The highly anticipated hearing — it was Yates' first appearance on Capitol Hill since her firing — before a Senate panel investigating Russian interference in the presidential election was expected to fill in basic details in the chain of events that led to Flynn's ouster. Word that Obama directly warned Trump suggests that concern over Flynn's possible appointment spread to the highest level of government months before Flynn's departure.
The Obama-Trump discussion was first reported Monday by NBC-TV.
Flynn's forced February resignation followed media reports that he had discussed U.S.-imposed sanctions on Russia with Ambassador Kislyak, which was contrary to the public representations of the Trump White House.
Earlier Monday, former officials said Obama had raised general concerns about Flynn with Trump and told the incoming president there were better people for the national security post. Trump's White House press secretary Sean Spicer said in response Monday that if Obama "was seriously concerned" about Flynn's connections to Russia or other foreign countries, he should have withheld Flynn's security clearance. Flynn served under Obama as defense intelligence chief before Obama dismissed him from that post.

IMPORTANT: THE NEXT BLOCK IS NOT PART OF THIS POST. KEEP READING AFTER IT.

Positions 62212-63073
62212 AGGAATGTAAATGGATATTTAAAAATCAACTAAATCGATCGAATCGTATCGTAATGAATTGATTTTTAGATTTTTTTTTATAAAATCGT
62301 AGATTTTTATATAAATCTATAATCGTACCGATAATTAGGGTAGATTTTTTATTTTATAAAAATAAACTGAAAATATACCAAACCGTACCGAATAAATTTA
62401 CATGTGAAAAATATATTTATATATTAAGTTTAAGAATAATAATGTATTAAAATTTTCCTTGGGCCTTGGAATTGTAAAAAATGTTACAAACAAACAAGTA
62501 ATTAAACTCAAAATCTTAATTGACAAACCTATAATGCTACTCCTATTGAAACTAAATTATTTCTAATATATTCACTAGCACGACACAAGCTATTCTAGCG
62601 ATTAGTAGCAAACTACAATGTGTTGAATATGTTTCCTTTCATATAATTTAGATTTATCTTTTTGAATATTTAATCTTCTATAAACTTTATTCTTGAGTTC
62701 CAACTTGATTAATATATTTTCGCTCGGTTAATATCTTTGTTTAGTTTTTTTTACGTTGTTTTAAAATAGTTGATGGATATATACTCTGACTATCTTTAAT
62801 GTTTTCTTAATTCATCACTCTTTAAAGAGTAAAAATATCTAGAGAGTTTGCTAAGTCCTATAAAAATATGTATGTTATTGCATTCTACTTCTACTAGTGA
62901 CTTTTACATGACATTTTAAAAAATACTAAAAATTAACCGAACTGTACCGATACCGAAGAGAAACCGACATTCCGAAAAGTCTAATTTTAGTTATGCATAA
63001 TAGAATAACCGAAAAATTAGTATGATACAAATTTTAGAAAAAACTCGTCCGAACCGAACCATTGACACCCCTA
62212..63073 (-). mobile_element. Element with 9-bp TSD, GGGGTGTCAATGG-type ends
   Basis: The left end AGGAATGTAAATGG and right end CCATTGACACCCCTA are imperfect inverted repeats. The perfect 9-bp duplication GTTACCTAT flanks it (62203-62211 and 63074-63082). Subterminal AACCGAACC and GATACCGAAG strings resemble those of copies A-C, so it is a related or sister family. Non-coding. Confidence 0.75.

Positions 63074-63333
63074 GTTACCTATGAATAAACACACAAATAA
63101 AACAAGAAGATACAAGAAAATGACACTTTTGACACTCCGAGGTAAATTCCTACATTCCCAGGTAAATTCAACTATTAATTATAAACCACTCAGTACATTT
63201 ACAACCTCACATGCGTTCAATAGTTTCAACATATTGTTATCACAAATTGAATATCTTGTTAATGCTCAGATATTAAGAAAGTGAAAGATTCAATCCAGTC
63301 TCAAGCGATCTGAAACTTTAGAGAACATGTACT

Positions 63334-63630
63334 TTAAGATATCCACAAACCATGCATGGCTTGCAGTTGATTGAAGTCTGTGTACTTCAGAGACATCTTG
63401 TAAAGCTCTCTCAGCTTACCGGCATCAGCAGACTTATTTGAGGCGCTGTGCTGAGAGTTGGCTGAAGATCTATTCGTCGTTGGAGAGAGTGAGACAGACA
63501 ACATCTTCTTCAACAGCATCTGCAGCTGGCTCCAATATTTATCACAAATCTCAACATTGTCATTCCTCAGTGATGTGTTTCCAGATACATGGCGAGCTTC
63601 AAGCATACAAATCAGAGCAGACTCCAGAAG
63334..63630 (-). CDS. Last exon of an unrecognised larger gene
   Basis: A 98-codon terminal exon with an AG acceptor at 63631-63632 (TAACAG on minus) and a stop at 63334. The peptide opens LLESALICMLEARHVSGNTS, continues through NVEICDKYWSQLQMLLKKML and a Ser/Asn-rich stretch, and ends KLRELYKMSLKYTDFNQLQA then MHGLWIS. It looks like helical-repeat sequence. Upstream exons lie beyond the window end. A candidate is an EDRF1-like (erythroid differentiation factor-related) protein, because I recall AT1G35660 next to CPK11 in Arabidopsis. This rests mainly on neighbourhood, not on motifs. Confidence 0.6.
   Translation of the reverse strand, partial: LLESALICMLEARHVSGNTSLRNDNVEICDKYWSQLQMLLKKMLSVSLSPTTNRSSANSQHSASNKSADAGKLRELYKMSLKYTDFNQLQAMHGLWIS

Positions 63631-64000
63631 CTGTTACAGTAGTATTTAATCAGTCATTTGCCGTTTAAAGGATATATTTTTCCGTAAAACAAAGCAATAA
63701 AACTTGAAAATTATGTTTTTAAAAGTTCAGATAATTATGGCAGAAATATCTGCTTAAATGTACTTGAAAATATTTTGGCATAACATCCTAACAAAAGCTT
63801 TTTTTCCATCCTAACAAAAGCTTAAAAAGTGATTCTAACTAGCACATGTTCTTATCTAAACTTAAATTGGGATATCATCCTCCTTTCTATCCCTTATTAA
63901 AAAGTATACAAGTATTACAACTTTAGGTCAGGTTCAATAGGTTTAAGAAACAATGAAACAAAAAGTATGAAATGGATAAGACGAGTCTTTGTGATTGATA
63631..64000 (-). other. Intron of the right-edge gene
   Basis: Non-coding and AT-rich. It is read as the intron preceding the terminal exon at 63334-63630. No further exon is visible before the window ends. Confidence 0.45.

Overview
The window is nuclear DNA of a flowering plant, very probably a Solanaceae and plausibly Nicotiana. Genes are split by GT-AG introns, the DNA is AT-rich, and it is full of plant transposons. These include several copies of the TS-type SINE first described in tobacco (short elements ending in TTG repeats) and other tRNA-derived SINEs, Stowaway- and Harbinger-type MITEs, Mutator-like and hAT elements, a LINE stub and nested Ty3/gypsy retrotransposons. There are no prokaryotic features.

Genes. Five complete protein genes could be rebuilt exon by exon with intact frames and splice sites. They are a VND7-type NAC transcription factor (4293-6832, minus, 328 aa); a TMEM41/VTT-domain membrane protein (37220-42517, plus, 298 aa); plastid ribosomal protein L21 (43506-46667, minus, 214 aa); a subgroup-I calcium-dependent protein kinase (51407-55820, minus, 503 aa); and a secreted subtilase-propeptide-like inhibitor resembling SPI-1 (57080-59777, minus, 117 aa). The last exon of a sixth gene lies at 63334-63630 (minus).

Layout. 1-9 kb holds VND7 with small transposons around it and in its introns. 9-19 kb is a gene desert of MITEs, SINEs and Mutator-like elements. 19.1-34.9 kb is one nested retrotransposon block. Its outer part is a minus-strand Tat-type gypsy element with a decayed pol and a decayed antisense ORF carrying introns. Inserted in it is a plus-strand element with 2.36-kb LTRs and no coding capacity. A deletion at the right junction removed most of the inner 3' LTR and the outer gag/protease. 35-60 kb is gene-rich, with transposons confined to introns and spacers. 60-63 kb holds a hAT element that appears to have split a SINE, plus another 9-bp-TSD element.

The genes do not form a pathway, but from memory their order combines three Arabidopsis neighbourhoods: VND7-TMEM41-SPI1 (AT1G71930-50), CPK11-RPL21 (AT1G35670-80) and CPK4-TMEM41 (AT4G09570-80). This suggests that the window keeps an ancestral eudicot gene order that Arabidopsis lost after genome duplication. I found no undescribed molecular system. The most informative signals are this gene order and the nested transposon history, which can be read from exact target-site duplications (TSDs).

Trump moved to distance himself from his former adviser's troubles Monday, tweeting that it was the Obama administration that gave Flynn "the highest security clearance" when he worked at the Pentagon. Trump made no mention of the fact that Flynn had been fired by the Obama administration in 2014.
In a second tweet, Trump said Yates should be asked under oath "if she knows how classified information got into the newspapers" soon after she raised concerns about Flynn with McGahn.
She said Monday she did not — and that she had revealed no classified information herself.
Trump has said he has no ties to Russia and isn't aware of any involvement by his aides in Moscow's interference in the election. He's dismissed FBI and congressional investigations into his campaign's possible ties to the election meddling as a "hoax" driven by Democrats bitter over losing the White House.